When it comes to environmental discussion, waste management is an environmental concern that many feel needs to be addressed. Many also feel that clean energy innovations are needed to ensure a greener earth. Yet, what many fail to realize is that the solution to the garbage and clean energy problem may be garbage itself.

Denmark has installed a number of garbage plants that take trash and make it into energy. These plants are at the forefront of waste/energy technology. How they operate is that the waste taken into the plant is incinerated which creates heat that generates steam for a turbine that goes on to run generators that create electricity and even heat. Statistics have shown that plants like the ones in Denmark, while creating new forms of energy, also help to cut down on waste caused emissions. 0.56 metric tons of CO2 is emitted from these conversion plants, which is considerably smaller than the 3.35 metric tons of CO2 that is emitted from landfills. Denmark has shown that there are other answers to waste problem than the common practice of landfills, but some countries like the United States are still hesitate to make the change.

There are over 13,000 active and inactive landfills in the United States alone. These landfills make up 54% of the nation’s waste management, which compared to the 4% in Denmark shows the differences in the way garbage is taken care of between the two countries. The negatives of landfills are that they take up space, have been known to leak toxins, and have almost six times the emission rate than that of trash energy plants. So what is stopping the United States from embracing the change? Well, it may be coming from an unlikely opponent: environmentalists.

Some environmentalists feel that incinerators, even ones that help to create energy, are counterproductive to the cause. In their opinion, incinerators promote a waste culture instead of a culture based around recycling. Yet, many American organizations like the Clinton Global Initiative (an international aid and philanthropy organization started by former President Clinton and advisor Doug Band back in 2005) see carbon emissions as the true environmental problem regardless of where it comes from. This is why CGI has worked tirelessly to create green initiatives that cut down on CO2 emissions.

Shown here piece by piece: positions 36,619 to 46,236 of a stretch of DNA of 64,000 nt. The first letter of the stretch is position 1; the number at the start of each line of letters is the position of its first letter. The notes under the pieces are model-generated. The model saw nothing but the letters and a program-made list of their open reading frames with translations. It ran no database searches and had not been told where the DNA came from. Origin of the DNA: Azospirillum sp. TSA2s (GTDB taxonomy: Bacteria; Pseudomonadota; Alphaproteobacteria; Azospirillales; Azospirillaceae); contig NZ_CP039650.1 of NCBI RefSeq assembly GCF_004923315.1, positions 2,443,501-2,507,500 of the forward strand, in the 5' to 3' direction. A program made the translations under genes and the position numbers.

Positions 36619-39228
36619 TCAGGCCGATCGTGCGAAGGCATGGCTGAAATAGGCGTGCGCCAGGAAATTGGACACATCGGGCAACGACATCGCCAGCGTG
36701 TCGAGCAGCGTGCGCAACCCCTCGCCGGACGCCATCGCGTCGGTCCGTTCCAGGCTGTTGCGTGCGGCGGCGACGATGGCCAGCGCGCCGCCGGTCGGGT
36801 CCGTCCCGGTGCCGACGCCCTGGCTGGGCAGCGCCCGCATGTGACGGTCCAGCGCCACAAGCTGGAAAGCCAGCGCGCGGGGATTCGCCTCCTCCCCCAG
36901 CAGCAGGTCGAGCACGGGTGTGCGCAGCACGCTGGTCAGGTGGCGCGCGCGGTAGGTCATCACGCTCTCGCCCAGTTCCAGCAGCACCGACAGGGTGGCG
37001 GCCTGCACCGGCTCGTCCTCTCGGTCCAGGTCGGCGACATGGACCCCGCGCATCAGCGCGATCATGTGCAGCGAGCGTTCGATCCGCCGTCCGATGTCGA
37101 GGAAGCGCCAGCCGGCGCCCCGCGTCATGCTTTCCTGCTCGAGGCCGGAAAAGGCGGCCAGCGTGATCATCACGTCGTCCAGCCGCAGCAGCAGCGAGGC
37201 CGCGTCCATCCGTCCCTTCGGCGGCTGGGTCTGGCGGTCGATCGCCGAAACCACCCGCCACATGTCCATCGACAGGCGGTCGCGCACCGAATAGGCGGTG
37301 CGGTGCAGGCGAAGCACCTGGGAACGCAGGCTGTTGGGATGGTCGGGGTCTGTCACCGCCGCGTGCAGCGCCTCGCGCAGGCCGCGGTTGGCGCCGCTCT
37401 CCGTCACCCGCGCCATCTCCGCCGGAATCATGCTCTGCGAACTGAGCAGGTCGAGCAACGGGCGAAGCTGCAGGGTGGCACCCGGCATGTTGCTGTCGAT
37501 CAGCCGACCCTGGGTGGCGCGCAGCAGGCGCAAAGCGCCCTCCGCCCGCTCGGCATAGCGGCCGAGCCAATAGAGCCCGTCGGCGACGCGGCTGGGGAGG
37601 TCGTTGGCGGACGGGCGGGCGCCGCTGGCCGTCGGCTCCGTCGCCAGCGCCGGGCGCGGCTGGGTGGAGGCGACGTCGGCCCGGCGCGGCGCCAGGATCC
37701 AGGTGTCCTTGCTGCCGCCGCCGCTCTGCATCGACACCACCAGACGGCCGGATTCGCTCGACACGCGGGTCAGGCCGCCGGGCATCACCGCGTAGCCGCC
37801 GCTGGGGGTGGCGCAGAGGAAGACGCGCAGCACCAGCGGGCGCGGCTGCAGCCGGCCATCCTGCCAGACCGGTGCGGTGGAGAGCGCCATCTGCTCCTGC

What the waste conversion plants in Denmark have shown is that there are plenty of solutions to environment worries around the world waiting to be utilized. The United States may not be eager to join just yet, but the victory is that the world is thinking of ways to create cleaner energy even if it’s from a trashy source.

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Renewable Energy Not Responsible for MGE Rate Increase

Posted on April 27, 2010. Filed under: Coal, Generation Plants |

April 27, 2010

Michael Vickerman
RENEW Wisconsin

Renewable Energy Not Responsible for MGE Rate Increase

Higher costs associated with fossil fuel generation are driving Madison Gas & Electric’s costs higher, according to testimony submitted by company witnesses. The utility filed an application last week with the Public Service Commission (PSC) to collect an additional $32.2 million through a 9% increase in electric rates starting January 2011.

The bulk of the rate increase can be attributed to expenses associated with burning coal to generate electricity. A 22% owner of the 1,020-megawatt (MW) Columbia Generating Station near Portage, Madison Gas & Electric (MGE) and the owner plant owners plan to retrofit the 35-year-old facility to reduce airborne emissions. The cost of Columbia’s environmental retrofit is expected to total $640 million, of which MGE’s share is about $140 million.

MGE also owns an 8% share of the state’s newest coal-fired station, the 1,230-MW Elm Road Generating Station located in Oak Creek. A portion of the proposed rate hike would cover lease payments and other expenses at that plant.

MGE’s application does not attribute any portion of its proposed rate hike to renewable energy sources. However, MGE plans to increase the premium associated with its voluntary Green Power Tomorrow program from 1.25 cents per kilowatt-hour to 2 cents. RENEW estimates that the premium hike will collect more than $1 million in 2011 from the approximately 10,000 customers participating in the program.